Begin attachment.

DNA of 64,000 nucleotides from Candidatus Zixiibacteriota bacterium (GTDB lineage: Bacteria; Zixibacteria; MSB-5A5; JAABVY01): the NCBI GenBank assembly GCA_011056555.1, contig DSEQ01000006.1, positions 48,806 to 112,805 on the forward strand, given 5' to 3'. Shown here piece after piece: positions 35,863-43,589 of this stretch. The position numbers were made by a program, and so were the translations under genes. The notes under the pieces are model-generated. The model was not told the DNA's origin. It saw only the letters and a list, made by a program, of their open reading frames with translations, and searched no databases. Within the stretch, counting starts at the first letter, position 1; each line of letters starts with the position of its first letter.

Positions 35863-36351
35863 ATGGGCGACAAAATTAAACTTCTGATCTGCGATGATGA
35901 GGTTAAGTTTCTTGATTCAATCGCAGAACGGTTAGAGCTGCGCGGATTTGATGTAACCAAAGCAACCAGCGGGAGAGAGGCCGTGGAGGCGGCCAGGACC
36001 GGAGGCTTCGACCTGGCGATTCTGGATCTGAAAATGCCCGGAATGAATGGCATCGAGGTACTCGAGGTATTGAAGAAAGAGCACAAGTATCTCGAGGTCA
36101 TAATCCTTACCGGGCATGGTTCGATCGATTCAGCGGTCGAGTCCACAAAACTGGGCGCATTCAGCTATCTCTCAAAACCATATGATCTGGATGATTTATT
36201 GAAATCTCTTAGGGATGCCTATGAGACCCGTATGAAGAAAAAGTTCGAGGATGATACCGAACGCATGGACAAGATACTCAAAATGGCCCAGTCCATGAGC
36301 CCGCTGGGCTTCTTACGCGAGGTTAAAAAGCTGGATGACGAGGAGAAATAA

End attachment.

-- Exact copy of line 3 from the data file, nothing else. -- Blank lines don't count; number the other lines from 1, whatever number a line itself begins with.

35863 ATGGGCGACAAAATTAAACTTCTGATCTGCGATGATGA